We spend a lot of time writing about bourbon tastings and reviews. We spend a decent amount of time talking about distilleries and distillers. But it’s important to remember that the advent of “bourbon tourism” has a much wider impact than simply those paying for a tour of the places bourbon is made. The “bourbon boom” has had wide-ranging impact on more than just bourbon producers. Lawrenceburg is a great example.
Several weeks ago, I visited Lawrenceburg for the first time in a couple of years. Home to the Four Roses, Wild Turkey, and formerly Pappy Van Winkle distilleries, Lawrenceburg has long been a focal point of the bourbon industry. It amazed me how much the small town had changed in the past few years, capitalizing on the increased traffic from those visiting the distilleries. Over 600,000 visitors poured into Kentucky last year alone to visit the 9 major distilleries on the Bourbon Trail, and with two of the largest and most well-known distilleries, Lawrenceburg has flourished.
After popping in at Four Roses, I decided to pay a visit to two of the newer bourbon-related businesses on Main Street.
Sweet Mash is a southern boutique gift shop located on Main Street specializing in bourbon and cocktail related gifts. I spoke with Tamara Barriger Smith, co-owner of the shop, and she spoke about growing up in the area, and seeing a need for a shop that, unlike the distilleries, focuses on all the things that surround the bourbon culture aside from the actual bottles of whiskey themselves. The result is a fun shop right in the heart of Lawrenceburg carrying items such as bourbon crafts, t-shirts, hats, jewelry, wall art, foods, and more, all focused on local and bourbon-related themes.
Following Sweet Mash, I stopped in just a few doors down on Main Street for the grand opening of the newest downtown Lawrenceburg business, the Art Emporium and Frame Clinic. Under the direction of Brenda Gardner, plus Jennifer and Shannon Redden, the Art Emporium focuses on eclectic art, custom framing, and unique gifts from local artists, many of which bear a decidedly bourbon theme.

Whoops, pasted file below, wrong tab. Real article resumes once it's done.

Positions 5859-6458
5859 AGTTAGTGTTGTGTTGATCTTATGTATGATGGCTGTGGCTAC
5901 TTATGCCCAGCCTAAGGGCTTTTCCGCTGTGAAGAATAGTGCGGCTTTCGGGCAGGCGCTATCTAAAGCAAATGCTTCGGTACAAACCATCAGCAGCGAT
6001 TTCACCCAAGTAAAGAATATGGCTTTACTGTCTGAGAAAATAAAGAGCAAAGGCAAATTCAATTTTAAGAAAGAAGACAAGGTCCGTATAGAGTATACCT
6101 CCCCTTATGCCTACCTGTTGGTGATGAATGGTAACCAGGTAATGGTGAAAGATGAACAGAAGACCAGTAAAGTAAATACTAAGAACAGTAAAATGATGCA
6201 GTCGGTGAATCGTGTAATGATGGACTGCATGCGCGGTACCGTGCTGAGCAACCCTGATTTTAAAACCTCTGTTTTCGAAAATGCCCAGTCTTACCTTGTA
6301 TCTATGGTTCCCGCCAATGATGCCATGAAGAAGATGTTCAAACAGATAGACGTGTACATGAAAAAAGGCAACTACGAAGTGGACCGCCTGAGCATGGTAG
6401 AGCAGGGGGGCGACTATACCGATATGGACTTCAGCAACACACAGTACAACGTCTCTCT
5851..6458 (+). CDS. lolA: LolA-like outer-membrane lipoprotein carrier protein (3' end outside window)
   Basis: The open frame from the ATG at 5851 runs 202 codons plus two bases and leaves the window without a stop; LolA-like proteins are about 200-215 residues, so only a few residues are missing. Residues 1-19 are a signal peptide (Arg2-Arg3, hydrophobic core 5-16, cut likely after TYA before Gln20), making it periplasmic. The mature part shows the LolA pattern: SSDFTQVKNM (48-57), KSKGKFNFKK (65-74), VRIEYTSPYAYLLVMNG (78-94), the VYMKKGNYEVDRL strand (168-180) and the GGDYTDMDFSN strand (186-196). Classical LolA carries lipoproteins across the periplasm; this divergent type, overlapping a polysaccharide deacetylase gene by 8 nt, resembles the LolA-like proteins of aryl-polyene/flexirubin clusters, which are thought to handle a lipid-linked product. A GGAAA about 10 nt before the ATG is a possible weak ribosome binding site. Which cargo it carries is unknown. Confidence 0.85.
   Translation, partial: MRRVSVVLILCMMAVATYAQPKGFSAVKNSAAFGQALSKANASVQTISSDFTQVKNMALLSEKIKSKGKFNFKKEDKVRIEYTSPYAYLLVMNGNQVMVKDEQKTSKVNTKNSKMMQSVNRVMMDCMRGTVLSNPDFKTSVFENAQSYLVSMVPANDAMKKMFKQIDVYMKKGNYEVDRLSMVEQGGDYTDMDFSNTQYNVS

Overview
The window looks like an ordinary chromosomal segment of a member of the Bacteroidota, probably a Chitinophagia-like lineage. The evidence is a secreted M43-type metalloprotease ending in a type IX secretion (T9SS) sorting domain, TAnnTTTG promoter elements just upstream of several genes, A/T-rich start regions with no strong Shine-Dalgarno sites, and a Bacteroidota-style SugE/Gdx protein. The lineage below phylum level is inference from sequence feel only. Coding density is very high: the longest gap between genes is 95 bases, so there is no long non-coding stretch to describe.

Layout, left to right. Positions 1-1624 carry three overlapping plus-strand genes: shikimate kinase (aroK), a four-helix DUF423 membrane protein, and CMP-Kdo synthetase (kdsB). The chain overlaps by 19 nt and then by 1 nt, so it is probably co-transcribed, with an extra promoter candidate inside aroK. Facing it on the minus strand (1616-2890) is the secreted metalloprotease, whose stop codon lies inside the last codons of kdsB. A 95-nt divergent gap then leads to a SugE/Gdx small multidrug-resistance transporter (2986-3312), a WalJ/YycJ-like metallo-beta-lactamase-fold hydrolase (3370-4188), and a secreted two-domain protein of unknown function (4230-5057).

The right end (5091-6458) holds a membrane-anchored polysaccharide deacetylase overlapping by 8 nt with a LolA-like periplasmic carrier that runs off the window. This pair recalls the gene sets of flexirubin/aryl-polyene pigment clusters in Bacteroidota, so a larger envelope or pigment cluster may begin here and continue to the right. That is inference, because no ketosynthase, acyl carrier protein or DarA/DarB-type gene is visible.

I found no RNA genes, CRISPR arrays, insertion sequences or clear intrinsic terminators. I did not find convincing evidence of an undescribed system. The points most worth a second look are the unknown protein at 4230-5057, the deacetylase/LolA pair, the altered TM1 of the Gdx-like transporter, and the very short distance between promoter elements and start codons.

Not surprisingly, sometimes-ModernThirst Photographer, Ben Durant, had several works for sale at the opening, all of which sold in short order.
But the Art Emporium isn’t limited to bourbon-related items. In addition to custom framing services, there are a wide variety of local-made glass wares, photography, art, and crafts.
For a town of just under 11,000, you might not expect the vibrant Main Street atmosphere that has grown in downtown Lawrenceburg. You might expect a sleepy, quiet, country community. Then again, 50 years ago, Napa Valley was a sleepy, rural area with agricultural roots and little to no tourism. Like Napa with wine, central Kentucky has become the heart of bourbon culture, and Lawrenceburg is a prime example of the results. The real concern with such enterprises is whether they exist merely as tourist traps, or whether they’re authentic and true expressions of the cities and communities in which they exist. Both the Art Emporium and Sweet Mash are genuine, local, and sincere additions to Lawrenceburg, and worthy of a visit. They give a great taste of what the “bourbon culture” truly is- how distilleries are inextricably intertwined with the communities around them, thus making the bourbon industry much larger than the producers themselves.